• May have a similar appearance to the lambda waves during the awake record but are of higher voltage and longer duration
  • Usually bilaterally synchronous but may be asymmetric over the two sides
  • Predominantly seen during drowsiness and light sleep
stage ii sleep
Stage II Sleep
  • Sleep Spindles
  • K Complex
sleep spindles
Sleep Spindles
  • In adults, a frequency of 13-14 Hz
  • occur in a symmetric and synchronous fashion over the two hemispheres
  • Usually these occur at intervals between 5-15 seconds,
  • Spindle trains ranging from 0.5-1.5 seconds in duration
  • More prolonged trains or continuous spindle activity may be seen in some patients on medication, particularly benzodiazepams
k complex
K-Complex
  • A broad diphasic or polyphasic waveform (>500 msec)
  • Frequently associated with spindle activity
  • K-complexes can occur in response to afferent stimulation and may be linked to an arousal response
hyperventilation
Hyperventilation
  • Often produces little change in the EEG in adult
  • If there is a change, usually consists of generalized slowing.
    • either gradual or abrupt onset in theta or delta range
    • may continue as series of rhythmic slow waves or consist of repeated bursts of slow waves at irregular intervals
  • Degree of response depends on the age, the vigor of hyperventilation, blood sugar levels, and posture
slide38

Persistence slowing following cessation of hyperventilation:Check if patient is still continuing to hyperventilate or if patient is hypoglycemic

hyperventilation39
Hyperventilation
  • The findings accepted as unequivocal evidence of abnormality:
    • epileptiform discharges
    • clear-cut focal or lateralized slowing or asymmetry of activity
  • Contraindications:
    • significant cardiac or cerebrovascular disease, or respiratory dysfunction.
photic stimulation
Photic Stimulation
  • Flash rate eliciting maximum driving response increases in rough parallel with age (Niedermeyer, 1982)
  • Driving response may normally have a notched appearance resembling a spike-wave discharge.
  • It can be distinguished from spike-waves by its time-locked appearance with the flash rate and its failure to persist after the stimulation stops.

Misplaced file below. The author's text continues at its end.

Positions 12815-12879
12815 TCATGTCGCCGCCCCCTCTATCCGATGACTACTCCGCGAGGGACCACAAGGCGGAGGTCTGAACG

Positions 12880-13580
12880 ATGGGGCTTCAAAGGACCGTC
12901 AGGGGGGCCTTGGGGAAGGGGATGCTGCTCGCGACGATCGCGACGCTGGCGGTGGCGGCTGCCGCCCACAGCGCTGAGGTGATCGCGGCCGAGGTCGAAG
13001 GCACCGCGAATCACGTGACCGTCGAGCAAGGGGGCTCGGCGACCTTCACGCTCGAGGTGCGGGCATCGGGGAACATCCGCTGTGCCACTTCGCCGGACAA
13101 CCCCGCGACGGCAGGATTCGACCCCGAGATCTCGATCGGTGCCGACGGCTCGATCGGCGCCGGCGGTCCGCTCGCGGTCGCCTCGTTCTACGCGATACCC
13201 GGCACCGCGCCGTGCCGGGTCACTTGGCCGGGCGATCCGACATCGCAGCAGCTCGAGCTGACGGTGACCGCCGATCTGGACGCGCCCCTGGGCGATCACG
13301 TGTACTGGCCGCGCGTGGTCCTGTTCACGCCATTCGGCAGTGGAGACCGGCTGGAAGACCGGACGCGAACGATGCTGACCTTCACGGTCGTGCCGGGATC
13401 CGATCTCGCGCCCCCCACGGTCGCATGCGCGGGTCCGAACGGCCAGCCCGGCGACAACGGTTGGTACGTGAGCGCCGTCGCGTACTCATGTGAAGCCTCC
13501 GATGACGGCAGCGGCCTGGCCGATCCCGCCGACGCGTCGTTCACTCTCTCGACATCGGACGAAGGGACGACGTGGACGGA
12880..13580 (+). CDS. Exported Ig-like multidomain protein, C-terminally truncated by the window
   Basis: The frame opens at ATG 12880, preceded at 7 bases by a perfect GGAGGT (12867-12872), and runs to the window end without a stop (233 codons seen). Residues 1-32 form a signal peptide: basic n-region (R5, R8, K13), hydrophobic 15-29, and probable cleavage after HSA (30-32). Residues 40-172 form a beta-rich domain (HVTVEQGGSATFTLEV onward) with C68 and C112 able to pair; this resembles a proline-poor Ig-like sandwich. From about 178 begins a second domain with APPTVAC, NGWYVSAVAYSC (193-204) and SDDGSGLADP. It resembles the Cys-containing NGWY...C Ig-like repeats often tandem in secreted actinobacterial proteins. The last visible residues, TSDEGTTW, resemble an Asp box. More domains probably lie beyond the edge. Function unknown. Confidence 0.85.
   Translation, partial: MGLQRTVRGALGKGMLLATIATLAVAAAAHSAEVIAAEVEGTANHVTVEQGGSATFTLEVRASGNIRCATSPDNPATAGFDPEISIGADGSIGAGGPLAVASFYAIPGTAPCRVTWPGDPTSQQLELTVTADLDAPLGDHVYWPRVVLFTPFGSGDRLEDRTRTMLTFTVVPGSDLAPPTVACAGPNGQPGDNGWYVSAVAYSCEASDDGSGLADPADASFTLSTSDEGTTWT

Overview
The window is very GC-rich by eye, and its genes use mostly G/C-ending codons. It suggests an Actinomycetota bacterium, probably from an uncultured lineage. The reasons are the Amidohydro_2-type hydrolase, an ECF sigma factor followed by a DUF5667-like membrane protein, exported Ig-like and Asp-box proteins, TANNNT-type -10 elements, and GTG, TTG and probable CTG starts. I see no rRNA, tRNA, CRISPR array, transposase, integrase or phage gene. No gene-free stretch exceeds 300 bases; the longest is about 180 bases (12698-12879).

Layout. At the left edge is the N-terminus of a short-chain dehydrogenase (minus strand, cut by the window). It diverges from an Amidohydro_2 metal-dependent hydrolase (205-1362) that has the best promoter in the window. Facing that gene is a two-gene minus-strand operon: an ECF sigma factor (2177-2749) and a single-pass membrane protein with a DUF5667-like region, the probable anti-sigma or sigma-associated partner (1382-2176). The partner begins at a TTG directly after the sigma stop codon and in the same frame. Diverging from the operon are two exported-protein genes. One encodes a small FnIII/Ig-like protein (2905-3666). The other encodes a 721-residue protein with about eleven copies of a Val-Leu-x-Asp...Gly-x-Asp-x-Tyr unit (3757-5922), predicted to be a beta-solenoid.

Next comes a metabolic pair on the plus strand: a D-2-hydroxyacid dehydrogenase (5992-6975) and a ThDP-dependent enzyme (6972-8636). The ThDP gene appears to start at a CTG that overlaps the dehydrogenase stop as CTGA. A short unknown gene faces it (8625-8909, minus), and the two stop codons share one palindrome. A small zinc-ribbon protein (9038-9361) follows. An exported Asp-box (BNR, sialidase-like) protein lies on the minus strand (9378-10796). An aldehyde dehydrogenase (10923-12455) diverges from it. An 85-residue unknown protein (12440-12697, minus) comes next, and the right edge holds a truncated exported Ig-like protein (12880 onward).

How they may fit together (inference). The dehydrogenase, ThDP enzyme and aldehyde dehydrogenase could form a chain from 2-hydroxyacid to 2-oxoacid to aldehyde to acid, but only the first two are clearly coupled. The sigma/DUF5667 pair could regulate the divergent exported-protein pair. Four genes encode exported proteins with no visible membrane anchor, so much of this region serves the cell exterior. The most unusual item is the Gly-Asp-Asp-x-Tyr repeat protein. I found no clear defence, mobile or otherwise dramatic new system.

• Asymmetries of photic driving probably have less clinical value and can only be interpreted in association with other significant asymmetries
photoparoxysmal response
Photoparoxysmal Response
  • Photic stimulation may elicit posterior dominant or generalized epileptiform discharges in patients suspected of having photosensitive seizure disorders
  • Photo-paroxysmal response:
    • complex waveform
    • repeat at a frequency which is independent of the flash rate
    • field extends beyond the usual posteriorly-situated photic driving region and may be frontally dominant
    • Time-locked with stimulus or not time-locked / self-sustained
physiologic activities that can be confused with epileptiform activities
Physiologic Activities That Can Be Confused With Epileptiform Activities
  • Vertex transients of light sleep
  • Hypnagogic hypersynchrony
  • Positive occipital sharp transients of sleep (POST)
  • Mu rhythm
  • Lambda waves
  • Breach rhythms
benign variants of unknown clinical significance
Benign Variants Of Unknown Clinical Significance
  • Benign epileptiform transients of sleep (small sharp spikes)
  • 6- and 14-Hz positive spikes
  • Wicket spikes
  • Psychomotor variants (rhythmic mid-temporal theta discharge of drowsiness)
  • Subclinical rhythmic EEG discharge of adults
  • Phantom spike and wave